Designers have their own options to show off their ingenuity through websites like Behance.com and Dribble.com. These websites offer the ability to present designers’ expertise in color schemes, graphic design ability, and creativity.
Even more important than utilizing these resources is creating a personal portfolio site that you can showcase your work. By creating a personalized website, you have control over how your information is presented and received, without inviting the interference that comes up at times by hosting your content on a third-party website. Nevertheless, don’t neglect these other resources and make sure they are utilized in some capacity.
5. Do web developers and designers need to be more “right-brained” or “left-brained”?
When looking at the difference between a web developer and a web designer, the “right-brained” (imaginative) vs “left-brained” (logical) comparison is occasionally made.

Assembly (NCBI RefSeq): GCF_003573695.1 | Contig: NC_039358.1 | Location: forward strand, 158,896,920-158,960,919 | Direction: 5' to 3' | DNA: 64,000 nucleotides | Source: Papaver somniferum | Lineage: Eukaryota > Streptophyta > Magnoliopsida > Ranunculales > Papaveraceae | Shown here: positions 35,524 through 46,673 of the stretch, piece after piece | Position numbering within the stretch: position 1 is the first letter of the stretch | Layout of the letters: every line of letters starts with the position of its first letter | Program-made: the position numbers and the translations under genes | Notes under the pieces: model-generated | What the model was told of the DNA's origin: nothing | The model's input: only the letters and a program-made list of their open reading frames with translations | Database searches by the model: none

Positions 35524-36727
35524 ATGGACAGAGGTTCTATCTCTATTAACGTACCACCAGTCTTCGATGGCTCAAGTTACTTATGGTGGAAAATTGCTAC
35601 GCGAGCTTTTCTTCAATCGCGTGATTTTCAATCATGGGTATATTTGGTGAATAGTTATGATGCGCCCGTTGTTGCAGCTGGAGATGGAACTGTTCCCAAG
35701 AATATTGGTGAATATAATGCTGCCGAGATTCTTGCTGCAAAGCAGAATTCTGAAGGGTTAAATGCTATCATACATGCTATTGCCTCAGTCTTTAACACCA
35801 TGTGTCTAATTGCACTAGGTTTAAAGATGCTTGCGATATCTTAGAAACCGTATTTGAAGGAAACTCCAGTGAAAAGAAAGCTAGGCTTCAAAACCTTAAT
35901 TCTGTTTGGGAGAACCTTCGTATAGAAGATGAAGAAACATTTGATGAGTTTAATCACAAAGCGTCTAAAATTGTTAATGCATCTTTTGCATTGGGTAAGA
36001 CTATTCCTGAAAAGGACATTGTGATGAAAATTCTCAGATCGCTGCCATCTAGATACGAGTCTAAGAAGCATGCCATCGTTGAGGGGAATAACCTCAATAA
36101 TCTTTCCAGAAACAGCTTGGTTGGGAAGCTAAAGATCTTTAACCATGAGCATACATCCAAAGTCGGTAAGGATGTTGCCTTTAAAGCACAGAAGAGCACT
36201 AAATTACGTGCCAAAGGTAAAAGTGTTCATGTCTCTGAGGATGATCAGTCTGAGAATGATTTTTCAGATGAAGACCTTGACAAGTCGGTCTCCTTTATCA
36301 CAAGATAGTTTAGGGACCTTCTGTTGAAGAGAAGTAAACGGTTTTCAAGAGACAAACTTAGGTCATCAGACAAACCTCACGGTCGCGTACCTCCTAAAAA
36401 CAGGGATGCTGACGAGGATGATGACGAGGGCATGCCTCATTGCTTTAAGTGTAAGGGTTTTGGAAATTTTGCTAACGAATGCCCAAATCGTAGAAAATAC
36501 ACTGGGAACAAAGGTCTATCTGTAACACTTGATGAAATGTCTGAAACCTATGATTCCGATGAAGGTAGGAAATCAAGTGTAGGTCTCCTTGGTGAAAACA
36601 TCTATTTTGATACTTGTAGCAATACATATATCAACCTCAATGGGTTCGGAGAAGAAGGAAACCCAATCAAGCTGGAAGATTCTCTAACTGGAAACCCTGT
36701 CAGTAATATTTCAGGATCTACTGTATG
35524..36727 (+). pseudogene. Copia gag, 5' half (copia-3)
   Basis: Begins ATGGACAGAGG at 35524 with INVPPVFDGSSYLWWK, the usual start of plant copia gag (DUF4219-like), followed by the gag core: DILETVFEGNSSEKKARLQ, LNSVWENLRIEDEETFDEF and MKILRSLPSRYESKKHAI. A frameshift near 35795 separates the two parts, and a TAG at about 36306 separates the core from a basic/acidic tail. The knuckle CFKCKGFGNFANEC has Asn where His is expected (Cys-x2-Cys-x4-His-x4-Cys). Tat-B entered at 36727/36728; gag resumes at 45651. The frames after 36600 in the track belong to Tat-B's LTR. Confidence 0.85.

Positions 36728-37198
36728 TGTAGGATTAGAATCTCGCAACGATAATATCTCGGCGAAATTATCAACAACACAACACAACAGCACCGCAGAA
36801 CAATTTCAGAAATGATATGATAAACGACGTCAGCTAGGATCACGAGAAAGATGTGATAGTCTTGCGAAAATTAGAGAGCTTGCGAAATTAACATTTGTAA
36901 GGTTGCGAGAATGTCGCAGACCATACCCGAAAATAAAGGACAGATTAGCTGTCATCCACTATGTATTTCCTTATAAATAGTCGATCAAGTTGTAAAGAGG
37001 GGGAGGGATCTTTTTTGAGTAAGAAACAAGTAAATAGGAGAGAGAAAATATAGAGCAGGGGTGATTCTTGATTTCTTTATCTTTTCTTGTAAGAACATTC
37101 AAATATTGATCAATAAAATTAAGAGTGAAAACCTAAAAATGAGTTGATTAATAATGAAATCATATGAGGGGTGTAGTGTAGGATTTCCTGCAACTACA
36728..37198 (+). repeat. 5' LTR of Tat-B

It is said that people who think more linearly and logically are left-brain dominant and will enjoy and be more comfortable with web development, while people who enjoy creativity and possess an artistic nature are right-brain dominant and will flourish in web design.
However, there have been studies done that show people don’t have a dominant part of their brain— as Neil deGrasse Tyson put it, “Don’t call me left brained, right brained. Call me human.” Don’t think you’re predisposed to do better in one area than another— an artist can be as proficient at web development as a mathematician can be as creatively skilled at web design. This segues excellently into my final point.